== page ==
6. ^ a b c Oral History Tape 7 transcript: Ed Burris interviewed by Ellen Davis Socorro County Historical Society, Oral History Project, Socorro, New Mexico
  7. ^ Hayes, Jess G. (1954) Apache Vengeance: The true story of Apache Kid University of New Mexico Press, Albuquerque, New Mexico, page 155, OCLC 834291
  8. ^ Porges, Irwin (1975). - Edgar Rice Burroughs: The Man Who Created Tarzan. - Provo, Utah: Brigham Young University Press. - p.58.
  9. ^ "Stories of the Century: "Apache Kid"". Internet Movie Data Base. Retrieved September 15, 2012.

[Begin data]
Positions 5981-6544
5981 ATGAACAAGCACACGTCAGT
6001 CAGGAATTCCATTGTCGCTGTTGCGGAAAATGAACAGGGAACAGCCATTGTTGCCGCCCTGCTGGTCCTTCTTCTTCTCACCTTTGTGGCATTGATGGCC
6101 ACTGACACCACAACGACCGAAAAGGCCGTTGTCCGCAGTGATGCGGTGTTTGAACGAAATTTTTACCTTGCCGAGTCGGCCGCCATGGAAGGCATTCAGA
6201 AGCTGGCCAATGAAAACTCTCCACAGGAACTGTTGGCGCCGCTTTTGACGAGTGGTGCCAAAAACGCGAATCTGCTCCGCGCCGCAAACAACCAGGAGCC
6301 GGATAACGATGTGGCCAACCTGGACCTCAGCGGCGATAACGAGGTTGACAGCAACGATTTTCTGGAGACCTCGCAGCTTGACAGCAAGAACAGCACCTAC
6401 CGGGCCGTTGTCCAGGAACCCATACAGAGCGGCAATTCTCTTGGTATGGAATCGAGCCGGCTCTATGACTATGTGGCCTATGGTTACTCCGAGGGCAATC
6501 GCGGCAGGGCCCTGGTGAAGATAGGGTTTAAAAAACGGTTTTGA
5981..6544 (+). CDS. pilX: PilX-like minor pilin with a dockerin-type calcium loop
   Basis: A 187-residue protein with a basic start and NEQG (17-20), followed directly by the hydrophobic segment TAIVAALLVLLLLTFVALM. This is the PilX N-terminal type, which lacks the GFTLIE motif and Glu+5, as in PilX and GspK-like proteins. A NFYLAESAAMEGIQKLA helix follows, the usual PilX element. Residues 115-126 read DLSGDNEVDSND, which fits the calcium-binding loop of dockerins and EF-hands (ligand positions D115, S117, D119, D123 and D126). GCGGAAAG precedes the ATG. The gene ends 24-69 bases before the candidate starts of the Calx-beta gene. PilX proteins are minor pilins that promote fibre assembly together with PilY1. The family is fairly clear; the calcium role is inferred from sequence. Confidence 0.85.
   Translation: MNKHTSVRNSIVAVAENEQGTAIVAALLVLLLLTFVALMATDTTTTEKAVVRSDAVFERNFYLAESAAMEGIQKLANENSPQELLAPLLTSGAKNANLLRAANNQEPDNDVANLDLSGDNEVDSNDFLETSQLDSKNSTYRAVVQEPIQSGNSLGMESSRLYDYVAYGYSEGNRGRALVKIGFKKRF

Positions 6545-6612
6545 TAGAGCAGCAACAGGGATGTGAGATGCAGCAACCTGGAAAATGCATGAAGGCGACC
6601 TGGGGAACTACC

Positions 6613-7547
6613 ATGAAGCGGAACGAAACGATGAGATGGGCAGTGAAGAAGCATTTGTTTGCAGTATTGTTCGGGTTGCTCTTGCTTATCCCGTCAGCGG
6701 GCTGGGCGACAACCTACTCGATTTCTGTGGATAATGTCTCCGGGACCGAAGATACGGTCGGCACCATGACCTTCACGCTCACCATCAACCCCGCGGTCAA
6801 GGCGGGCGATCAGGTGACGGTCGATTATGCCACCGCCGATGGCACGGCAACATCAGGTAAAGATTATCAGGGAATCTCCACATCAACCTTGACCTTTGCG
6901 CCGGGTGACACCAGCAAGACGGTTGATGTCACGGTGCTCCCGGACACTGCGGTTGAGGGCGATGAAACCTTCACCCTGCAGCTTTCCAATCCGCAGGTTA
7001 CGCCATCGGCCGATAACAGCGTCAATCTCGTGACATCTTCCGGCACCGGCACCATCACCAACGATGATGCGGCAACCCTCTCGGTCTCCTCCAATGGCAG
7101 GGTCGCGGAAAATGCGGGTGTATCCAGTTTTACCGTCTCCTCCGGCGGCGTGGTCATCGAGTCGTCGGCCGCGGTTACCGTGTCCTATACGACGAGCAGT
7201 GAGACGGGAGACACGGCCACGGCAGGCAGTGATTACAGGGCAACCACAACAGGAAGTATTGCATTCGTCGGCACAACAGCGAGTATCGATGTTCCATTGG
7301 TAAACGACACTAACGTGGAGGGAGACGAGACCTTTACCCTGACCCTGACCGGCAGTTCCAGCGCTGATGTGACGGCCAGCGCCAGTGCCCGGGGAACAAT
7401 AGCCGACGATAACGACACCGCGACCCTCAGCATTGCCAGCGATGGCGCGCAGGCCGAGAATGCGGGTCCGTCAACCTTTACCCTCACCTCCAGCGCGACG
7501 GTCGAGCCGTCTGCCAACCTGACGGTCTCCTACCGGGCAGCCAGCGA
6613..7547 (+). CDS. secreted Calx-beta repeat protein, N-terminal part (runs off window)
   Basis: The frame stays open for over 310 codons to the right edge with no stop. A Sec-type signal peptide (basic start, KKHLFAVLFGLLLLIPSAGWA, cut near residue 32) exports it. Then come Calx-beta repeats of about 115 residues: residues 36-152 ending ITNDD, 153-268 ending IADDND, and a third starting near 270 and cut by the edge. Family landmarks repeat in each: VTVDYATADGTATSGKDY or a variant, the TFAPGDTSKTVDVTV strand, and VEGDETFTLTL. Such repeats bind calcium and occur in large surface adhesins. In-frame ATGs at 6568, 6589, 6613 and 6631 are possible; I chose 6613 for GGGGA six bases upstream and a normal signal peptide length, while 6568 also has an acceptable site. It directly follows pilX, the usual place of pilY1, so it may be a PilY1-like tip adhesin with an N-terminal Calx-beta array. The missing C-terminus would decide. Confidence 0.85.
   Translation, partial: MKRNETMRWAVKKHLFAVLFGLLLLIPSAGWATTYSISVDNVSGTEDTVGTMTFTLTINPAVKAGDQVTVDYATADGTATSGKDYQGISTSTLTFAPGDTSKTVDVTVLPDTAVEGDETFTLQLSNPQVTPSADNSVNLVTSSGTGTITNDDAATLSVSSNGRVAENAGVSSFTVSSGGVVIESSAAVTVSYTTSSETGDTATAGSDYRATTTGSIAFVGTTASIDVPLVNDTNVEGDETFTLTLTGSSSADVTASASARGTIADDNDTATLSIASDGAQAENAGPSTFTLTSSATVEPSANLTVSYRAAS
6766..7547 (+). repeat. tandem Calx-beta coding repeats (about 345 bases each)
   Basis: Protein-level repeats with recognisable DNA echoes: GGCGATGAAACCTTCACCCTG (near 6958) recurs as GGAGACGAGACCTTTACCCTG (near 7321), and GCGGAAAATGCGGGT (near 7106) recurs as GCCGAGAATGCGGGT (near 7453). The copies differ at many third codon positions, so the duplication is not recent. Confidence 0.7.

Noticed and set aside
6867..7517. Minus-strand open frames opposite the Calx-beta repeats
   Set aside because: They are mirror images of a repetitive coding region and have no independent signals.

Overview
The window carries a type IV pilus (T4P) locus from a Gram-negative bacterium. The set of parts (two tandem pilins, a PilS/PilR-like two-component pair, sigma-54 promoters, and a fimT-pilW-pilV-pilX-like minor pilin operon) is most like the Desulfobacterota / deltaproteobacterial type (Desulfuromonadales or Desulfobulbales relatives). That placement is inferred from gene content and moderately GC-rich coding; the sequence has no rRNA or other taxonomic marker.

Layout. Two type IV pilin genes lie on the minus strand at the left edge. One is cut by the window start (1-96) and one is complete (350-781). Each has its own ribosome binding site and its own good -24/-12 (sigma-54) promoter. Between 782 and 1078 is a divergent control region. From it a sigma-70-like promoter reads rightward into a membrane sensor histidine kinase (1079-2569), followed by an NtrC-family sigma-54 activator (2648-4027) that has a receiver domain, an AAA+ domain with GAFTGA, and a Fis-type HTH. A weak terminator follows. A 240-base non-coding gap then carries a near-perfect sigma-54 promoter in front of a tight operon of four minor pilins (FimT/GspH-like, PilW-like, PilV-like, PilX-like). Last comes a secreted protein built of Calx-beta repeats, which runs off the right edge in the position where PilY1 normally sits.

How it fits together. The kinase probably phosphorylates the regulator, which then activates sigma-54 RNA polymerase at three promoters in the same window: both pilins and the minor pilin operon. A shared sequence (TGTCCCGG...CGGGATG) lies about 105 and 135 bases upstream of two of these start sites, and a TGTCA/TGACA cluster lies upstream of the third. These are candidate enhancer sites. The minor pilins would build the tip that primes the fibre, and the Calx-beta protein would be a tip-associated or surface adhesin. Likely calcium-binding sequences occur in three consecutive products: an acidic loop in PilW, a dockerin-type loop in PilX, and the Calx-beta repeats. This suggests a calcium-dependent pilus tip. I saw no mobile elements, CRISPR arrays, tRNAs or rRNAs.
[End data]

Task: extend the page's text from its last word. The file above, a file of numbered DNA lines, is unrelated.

Further reading[edit]

  • de la Garza, Phyllis (1995) The Apache Kid Westernlore Press, Tucson, Arizona, ISBN 0-87026-094-4
  • Forrest, Earle Robert and Hill, Edwin Bliss (1947) Lone War Trail of Apache Kid Trail's End Publishing Company, Pasadena, California, OCLC 6851309
  • Hayes, Jess G. (1954) Apache Vengeance: The true story of Apache Kid University of New Mexico Press, Albuquerque, New Mexico, OCLC 834291
  • Hearn, Walter (1960) Killing of Apache Kid no place, no publisher, OCLC 19545462
  • McKana, Clare V. (2009) Court-Martial of Apache Kid, Renegade of Renegades Texas Tech University Press, Lubbock, Texas, ISBN 978-0-89672-652-9

External links[edit]